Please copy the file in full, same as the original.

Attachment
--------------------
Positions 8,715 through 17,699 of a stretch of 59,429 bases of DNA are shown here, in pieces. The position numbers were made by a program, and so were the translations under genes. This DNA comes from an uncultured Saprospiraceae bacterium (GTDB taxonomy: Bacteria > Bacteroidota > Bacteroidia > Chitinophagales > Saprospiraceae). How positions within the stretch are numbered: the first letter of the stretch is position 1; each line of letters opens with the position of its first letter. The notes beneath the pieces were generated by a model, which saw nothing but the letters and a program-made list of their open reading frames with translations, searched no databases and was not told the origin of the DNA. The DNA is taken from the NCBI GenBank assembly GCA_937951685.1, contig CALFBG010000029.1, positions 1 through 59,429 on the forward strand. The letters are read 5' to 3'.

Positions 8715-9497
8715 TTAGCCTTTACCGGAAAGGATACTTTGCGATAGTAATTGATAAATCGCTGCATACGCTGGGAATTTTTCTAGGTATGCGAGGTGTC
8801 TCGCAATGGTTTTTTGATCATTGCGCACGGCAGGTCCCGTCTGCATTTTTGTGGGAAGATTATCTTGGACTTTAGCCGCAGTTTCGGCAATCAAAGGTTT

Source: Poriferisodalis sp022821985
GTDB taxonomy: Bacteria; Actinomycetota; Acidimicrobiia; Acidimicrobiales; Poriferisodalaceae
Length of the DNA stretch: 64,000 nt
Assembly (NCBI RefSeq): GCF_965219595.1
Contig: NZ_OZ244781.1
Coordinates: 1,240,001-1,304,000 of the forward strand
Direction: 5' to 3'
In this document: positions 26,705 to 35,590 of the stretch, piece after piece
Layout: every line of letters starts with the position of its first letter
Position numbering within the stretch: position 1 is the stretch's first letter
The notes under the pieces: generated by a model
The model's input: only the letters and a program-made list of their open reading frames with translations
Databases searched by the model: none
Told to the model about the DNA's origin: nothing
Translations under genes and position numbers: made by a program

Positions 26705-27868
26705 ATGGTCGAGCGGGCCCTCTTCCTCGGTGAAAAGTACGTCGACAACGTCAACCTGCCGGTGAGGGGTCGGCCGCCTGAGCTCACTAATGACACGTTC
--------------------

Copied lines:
Positions 8,715 through 17,699 of a stretch of 59,429 bases of DNA are shown here, in pieces. The position numbers were made by a program, and so were the translations under genes. This DNA comes from an uncultured Saprospiraceae bacterium (GTDB taxonomy: Bacteria > Bacteroidota > Bacteroidia > Chitinophagales > Saprospiraceae). How positions within the stretch are numbered: the first letter of the stretch is position 1; each line of letters opens with the position of its first letter. The notes beneath the pieces were generated by a model, which saw nothing but the letters and a program-made list of their open reading frames with translations, searched no databases and was not told the origin of the DNA. The DNA is taken from the NCBI GenBank assembly GCA_937951685.1, contig CALFBG010000029.1, positions 1 through 59,429 on the forward strand. The letters are read 5' to 3'.

Positions 8715-9497
8715 TTAGCCTTTACCGGAAAGGATACTTTGCGATAGTAATTGATAAATCGCTGCATACGCTGGGAATTTTTCTAGGTATGCGAGGTGTC
8801 TCGCAATGGTTTTTTGATCATTGCGCACGGCAGGTCCCGTCTGCATTTTTGTGGGAAGATTATCTTGGACTTTAGCCGCAGTTTCGGCAATCAAAGGTTT

Source: Poriferisodalis sp022821985
GTDB taxonomy: Bacteria; Actinomycetota; Acidimicrobiia; Acidimicrobiales; Poriferisodalaceae
Length of the DNA stretch: 64,000 nt
Assembly (NCBI RefSeq): GCF_965219595.1
Contig: NZ_OZ244781.1
Coordinates: 1,240,001-1,304,000 of the forward strand
Direction: 5' to 3'
In this document: positions 26,705 to 35,590 of the stretch, piece after piece
Layout: every line of letters starts with the position of its first letter
Position numbering within the stretch: position 1 is the stretch's first letter
The notes under the pieces: generated by a model
The model's input: only the letters and a program-made list of their open reading frames with translations
Databases searched by the model: none
Told to the model about the DNA's origin: nothing
Translations under genes and position numbers: made by a program

Positions 26705-27868
26705 ATGGTCGAGCGGGCCCTCTTCCTCGGTGAAAAGTACGTCGACAACGTCAACCTGCCGGTGAGGGGTCGGCCGCCTGAGCTCACTAATGACACGTTC